Market View: Are You Ready for the Changing Retail Landscape?

Even before Amazon bought Whole Foods, the retail landscape was changing. Now the question is: who will be selling your products in the future?

By John Stanton, Contributing Editor

I hate to say it, but I think it is time to re-evaluate your distribution channels with a new sense of urgency.

Today, the most important channel of distribution for many food processors is still the supermarket. Yet a long list of retailers, both in stores and on-line, are selling more and more food. While the mass merchandisers immediately come to mind, there are many others making an impact on the industry.

Will you be caught short as the market continues to shift? Many companies don’t have well-developed selling programs for the alternative channels or even plans to do so. In some cases, food processors don’t know how their products got into the non-traditional stores.

I think for many the purchase of Whole Foods by Amazon got some managerial attention, as well it should. I expect Amazon to reinvent food retailing and go far beyond Amazon Direct. Only those manufacturers that are “on board with the new” will survive.

But it is not just Amazon. The meal kit companies are taking off. While they won’t all be successful, it should be a clear message that consumers are looking for something different than what they get from supermarkets. It was announced that Blue Apron is on track to surpass $1 billion in revenue over the next 12 months, with a $2 billion valuation.

Even your best customers are changing the game. Major supermarkets are opening “click and collect” locations. Their consumers don’t have to walk the aisles. Companies such as Peapod have figured out how to make money from home delivery. Its sales are estimated to be $1 billion! Yet many food companies relied on the supermarket consumer searching and making shelf comparisons to get incremental sales. Those days may be coming to an end.

There are so many small but growing channels such as subscription services. You are likely aware of the razor subscription clubs but food is not far behind. Consider Terra’s Kitchen (http://www.terraskitchen.com/). When you subscribe to Terra’s Kitchen, you’ll get a “refrigerator type vessel delivered straight to your door weekly, filled with healthy, prepped ingredients that you can use to make delicious meals from the easy-to-follow recipes included. And best of all, you have the ability to completely customize your ‘vessel’ with add-ons like proteins, snacks, fruits, and smoothies.”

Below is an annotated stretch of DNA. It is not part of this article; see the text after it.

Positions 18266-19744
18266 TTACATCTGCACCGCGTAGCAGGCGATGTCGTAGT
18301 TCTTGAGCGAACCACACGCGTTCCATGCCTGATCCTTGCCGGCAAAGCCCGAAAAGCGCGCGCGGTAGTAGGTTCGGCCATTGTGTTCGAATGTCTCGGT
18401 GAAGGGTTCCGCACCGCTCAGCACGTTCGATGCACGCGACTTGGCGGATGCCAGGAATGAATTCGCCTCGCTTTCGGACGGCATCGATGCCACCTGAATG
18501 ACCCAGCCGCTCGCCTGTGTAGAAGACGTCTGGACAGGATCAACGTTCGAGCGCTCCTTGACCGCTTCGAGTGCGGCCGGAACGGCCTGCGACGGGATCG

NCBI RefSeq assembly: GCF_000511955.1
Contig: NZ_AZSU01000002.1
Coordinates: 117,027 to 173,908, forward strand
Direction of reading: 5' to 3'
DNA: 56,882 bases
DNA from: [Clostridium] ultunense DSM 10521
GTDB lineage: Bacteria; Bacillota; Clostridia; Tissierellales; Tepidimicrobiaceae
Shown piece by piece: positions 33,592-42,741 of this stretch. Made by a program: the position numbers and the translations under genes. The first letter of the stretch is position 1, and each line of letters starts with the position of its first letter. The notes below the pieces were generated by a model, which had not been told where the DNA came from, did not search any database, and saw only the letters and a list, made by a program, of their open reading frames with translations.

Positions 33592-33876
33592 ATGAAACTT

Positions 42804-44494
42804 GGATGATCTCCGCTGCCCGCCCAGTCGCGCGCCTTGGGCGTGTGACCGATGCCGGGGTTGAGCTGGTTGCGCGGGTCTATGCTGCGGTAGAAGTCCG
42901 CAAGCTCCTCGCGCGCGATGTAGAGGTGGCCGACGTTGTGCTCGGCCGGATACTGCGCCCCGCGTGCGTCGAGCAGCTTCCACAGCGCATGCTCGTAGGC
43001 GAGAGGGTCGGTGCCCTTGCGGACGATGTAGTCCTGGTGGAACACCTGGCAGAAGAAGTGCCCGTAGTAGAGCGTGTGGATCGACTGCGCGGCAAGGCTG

A number of factors are making the supermarket chains a less attractive channel of distribution for food processors. First is the consolidation of the supermarket industry. Some food processors told me they thought this was good for the manufacturers as they can now make fewer sales calls to sell more. I warn you, just look at England or even Canada where only a few chains dominate the industry. The retailers use their leverage to extract deals like you have never known here. In England retailer margins are often higher than manufacturer margins. If this is your main channel, be prepared to give more to the retailer!

Second, supermarkets are focusing more attention on private label brands. They have recognized that national brands have taken their eyes off the consumer while reorganizing to suit Wall Street. Some supermarkets are often listing only the number one or two brand along with premium and traditional private label. This growth is not expected to ebb, as private label market share in England is 50 percent or higher, and Canada is often twice as high as current U.S. levels.

When I discuss emerging channels, I am not including the recent channels that have already developed into main lines of business for many food processors, such as drug stores, dollar stores, and convenience stores. But keep in mind that less than 20 years ago food executives argued whether it was worth it to sell to Walmart, and many had no interest in convenience stores.

Don’t sit around arguing whether the new channels are “for real,” but instead help them become real food channels. Don’t ask should if you should sell to them but how to best sell to them. Almost everybody missed the mass merchandisers as a new channel. No one should be blamed for that. It was the first new channel for food in many years. But this time, someone should be held accountable. Food companies should have learned that the world is changing and so is distribution.

Supermarkets are on a downward trend, and some will not survive. They will go the way of the corner grocery store or corner pharmacy.

I know to invest in these nascent companies will not produce immediate sales and profits, and the bulk of your sales will still come from traditional supermarkets. However, the future is with the new channels, and the question is when do you become part of it. The question of “when” can be answered by Noah … Noah started to build the Ark before it started to rain.

http://www.terraskitchen.com/

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